The age of austerity
We have entered the Age of Austerity. It’s already arrived in Europe and is destined for the United States. Governments throughout Europe are cutting social spending and raising taxes — or contemplating doing so. The welfare state and the bond market have collided, and the welfare state is in retreat.
The ultimate hope is to buy time. Effective deficit cuts, it’s argued, will spur economic growth by reassuring bond markets that debt levels are sustainable and justifying lower interest rates. That’s also the theory of new British Prime Minister David Cameron, who has proposed shrinking government spending by a sixth by 2015.
Austerity is transforming economics and politics. The Age of Entitlement was about giveaways; the Age of Austerity will be about take-backs. The Age of Entitlement was about maximizing economic growth; the Age of Austerity will be about minimizing economic reverses. Similar dilemmas confront most advanced societies. Even Germany’s government debt as a share of the economy is large (73 percent in 2009).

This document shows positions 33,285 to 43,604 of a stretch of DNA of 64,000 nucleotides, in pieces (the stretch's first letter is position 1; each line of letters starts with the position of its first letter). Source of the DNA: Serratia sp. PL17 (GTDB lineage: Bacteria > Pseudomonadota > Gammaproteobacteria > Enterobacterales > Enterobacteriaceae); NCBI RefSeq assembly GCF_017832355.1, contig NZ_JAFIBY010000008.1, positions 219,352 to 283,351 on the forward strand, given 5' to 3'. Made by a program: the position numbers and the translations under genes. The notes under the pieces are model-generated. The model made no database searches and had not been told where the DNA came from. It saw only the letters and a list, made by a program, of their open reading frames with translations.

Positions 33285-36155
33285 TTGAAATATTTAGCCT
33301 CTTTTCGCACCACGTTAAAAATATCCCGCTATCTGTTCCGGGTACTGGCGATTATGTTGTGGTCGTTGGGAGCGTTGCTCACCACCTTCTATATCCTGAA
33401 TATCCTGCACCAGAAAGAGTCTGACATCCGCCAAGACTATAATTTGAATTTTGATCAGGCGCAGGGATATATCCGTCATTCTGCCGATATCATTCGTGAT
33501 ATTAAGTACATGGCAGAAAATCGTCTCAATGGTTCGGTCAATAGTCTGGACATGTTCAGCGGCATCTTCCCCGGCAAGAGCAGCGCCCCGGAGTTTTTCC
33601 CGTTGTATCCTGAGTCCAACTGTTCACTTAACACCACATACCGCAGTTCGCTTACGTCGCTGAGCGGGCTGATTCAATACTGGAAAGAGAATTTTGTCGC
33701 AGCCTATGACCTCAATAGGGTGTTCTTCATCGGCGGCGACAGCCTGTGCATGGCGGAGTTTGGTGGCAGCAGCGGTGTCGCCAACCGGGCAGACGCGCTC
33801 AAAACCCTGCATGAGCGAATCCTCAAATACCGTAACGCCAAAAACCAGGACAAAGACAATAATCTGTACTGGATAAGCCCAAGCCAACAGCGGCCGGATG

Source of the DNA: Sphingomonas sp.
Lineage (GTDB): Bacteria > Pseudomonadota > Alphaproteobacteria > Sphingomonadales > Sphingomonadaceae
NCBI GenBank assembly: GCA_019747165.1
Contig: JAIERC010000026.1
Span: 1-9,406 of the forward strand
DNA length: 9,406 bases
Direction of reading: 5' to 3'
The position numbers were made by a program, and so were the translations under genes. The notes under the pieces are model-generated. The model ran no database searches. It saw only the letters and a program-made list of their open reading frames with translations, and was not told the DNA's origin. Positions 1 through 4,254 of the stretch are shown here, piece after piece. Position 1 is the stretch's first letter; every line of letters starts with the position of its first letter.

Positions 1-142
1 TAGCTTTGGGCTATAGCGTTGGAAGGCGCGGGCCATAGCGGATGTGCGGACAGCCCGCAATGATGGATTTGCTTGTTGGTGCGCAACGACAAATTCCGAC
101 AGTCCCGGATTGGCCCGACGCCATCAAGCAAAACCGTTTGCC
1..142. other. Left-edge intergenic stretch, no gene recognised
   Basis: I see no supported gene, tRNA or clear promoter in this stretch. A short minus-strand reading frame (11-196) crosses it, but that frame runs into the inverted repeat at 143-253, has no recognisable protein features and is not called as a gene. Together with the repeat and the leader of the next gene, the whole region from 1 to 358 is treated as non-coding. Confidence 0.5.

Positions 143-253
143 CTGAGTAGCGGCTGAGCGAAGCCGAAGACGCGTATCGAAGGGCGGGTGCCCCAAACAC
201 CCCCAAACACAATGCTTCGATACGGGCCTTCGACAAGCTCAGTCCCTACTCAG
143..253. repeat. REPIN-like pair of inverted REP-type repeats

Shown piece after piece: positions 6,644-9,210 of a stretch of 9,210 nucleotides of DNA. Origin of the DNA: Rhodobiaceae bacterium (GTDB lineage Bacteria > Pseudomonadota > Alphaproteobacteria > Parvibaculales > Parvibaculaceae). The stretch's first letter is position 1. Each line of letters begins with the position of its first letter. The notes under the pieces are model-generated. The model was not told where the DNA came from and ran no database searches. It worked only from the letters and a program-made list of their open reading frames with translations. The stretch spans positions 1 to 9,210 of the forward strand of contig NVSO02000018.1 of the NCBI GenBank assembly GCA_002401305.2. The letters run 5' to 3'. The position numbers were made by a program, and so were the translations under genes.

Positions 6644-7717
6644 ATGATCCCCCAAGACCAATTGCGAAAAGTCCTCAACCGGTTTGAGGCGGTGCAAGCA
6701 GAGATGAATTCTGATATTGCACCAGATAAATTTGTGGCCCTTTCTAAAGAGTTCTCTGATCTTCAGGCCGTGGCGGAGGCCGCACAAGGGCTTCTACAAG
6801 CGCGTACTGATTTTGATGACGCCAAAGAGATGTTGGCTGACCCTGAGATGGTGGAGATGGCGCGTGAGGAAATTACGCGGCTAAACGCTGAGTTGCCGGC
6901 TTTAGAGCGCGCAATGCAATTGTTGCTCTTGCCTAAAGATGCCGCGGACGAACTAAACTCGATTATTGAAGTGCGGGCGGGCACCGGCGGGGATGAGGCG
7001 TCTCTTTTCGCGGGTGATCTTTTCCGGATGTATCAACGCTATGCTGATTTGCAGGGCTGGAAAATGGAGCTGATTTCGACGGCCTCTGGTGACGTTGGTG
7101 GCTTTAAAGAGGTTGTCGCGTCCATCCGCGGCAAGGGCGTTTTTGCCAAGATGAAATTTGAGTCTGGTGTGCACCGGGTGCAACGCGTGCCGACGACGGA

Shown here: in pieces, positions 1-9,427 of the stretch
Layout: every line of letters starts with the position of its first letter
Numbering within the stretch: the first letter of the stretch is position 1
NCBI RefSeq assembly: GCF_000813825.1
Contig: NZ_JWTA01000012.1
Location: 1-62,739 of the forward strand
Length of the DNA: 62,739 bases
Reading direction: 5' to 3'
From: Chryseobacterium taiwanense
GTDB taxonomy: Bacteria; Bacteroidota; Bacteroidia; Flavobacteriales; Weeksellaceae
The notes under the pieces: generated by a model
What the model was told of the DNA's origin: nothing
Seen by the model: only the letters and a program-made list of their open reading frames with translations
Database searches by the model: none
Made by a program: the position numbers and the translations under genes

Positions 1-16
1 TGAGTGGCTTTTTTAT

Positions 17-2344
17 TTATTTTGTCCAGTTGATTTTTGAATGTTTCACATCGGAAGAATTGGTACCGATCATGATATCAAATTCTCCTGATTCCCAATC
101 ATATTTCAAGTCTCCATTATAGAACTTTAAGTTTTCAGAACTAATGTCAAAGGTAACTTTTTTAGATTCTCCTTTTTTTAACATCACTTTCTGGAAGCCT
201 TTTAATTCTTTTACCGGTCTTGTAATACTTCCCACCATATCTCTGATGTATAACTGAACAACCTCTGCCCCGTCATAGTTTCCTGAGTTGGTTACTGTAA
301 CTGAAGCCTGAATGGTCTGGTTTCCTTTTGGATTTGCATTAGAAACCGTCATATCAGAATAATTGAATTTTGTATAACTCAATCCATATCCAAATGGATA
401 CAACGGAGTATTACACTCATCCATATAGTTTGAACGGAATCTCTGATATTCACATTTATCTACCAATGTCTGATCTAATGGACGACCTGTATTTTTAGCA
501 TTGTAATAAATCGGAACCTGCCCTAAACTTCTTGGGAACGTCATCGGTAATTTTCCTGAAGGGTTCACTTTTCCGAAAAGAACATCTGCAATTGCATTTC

Governments are caught in a vise. Without unpopular spending cuts and tax increases, unmanageable deficits may choke their economies. But those same spending cuts and tax increases also threaten economic growth. The United States is not exempt. Low American interest rates mean bond markets haven’t yet turned on us. We need not threaten the recovery by immediately slashing budget deficits. But we do need to act convincingly to curb future deficits. Austerity can’t be fun, but how painful it will be is still partially up to us.